Elle glared at me, and I mean glared. “What are you trying to say?”

“I’m just saying. It’s 10:30AM, so I know you’re not on lunch. And I’m reasonably sure that complaining about your co-workers isn’t on your duty statement.” Knowing Elle to be a good, wholesome Catholic woman I added, “Judge not, lest ye be judged.”

Well, Shit.

I hadn’t realized it until my early thirties, but when I did the fact was undeniable. I was an idiot. I hadn’t always been an idiot, in fact throughout my life I’d been recognized for my considerable wit. But success isn’t about witticisms or cleverness. Success in life is decided by the choices we make, and boy had I fucked up. Pride cometh before a fall – or so they say – what they don’t say is that it’s just as likely that pride will fuck you right out of getting anywhere to begin with. So there I sat with my blind old dog, Buttface, eating a cold pot of Top Ramen and boom. Epiphany. Fucking hoo-ray. They also say the first step in solving a problem is realizing you have one. I, however, wasn’t finished making bad decisions, not by half.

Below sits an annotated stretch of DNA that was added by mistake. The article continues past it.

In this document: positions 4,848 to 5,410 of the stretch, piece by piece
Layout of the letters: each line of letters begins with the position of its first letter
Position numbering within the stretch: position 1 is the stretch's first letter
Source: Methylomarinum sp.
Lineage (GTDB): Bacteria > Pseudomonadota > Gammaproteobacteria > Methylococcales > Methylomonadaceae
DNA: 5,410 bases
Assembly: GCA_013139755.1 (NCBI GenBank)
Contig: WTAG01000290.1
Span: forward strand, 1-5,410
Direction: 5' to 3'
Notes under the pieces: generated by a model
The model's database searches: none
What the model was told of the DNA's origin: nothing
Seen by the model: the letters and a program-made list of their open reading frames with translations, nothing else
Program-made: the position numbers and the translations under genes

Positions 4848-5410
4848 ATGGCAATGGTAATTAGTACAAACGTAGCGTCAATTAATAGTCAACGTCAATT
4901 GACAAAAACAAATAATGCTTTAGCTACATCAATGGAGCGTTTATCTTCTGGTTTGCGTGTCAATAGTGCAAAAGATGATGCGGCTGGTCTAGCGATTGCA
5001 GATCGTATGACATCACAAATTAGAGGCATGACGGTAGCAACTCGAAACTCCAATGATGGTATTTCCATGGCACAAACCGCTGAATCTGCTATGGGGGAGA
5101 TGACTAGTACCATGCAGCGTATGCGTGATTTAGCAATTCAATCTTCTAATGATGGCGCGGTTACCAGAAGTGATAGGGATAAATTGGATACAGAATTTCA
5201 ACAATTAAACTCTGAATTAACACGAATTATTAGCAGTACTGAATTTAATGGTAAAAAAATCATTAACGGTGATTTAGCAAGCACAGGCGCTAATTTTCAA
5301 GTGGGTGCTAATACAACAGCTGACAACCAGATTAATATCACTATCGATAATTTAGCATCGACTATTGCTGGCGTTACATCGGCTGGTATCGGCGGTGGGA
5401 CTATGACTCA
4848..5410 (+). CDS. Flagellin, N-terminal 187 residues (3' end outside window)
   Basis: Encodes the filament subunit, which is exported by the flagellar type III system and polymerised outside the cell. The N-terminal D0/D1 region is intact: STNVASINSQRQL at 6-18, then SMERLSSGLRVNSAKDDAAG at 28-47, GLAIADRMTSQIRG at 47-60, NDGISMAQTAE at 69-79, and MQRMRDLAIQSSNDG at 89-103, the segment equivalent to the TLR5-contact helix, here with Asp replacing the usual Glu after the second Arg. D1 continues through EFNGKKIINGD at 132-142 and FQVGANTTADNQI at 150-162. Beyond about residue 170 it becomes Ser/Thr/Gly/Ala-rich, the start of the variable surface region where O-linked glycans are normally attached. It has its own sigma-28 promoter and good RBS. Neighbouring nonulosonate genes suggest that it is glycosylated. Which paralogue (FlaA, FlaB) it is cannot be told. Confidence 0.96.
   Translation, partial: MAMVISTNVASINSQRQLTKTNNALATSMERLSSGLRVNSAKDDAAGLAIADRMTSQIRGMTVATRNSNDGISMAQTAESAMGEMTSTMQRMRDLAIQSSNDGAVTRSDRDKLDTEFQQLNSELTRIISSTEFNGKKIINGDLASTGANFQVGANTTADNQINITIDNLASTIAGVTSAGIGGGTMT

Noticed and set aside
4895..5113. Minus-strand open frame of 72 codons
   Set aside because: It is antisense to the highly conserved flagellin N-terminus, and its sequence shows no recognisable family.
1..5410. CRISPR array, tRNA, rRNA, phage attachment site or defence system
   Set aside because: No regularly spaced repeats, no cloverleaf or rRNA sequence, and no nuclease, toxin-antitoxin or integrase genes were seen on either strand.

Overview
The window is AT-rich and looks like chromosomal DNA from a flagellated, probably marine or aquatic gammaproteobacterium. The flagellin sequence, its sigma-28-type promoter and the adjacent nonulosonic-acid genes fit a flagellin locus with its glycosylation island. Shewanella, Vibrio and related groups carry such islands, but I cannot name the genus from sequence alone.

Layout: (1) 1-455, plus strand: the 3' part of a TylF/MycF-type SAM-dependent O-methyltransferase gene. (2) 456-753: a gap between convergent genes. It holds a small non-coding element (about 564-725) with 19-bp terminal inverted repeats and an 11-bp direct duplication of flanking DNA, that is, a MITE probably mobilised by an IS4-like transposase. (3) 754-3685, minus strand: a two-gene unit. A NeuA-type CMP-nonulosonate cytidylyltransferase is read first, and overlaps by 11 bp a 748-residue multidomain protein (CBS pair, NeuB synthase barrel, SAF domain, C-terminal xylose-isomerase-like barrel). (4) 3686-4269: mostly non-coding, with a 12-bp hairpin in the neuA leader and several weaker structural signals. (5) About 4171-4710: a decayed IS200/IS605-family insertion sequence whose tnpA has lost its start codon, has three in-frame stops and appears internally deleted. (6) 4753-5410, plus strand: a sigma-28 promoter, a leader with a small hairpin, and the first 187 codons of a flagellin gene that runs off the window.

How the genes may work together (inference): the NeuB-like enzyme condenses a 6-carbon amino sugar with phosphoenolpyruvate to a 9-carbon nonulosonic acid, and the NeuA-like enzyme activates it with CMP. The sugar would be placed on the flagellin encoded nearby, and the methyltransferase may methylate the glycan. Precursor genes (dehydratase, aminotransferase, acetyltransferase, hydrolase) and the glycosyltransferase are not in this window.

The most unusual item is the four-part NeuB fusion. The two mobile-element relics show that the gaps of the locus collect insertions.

You see, I didn’t have the marks of what the average person considered success; a hot wife, a nice house, spoiled-rotten-asshole kids, a six-figure income and a girlfriend on the side. I’d spent too much energy telling people what I thought and felt about – whatever – to ever have any traditional success. Plus, I was lazy. Shit, I’m still lazy. Well, it’s not so much that I was lazy as it is there weren’t many things that I gave enough of a shit about that I was ever compelled to put forth any sort of real effort. Apathy had bitten me in the ass more times than I can tell you.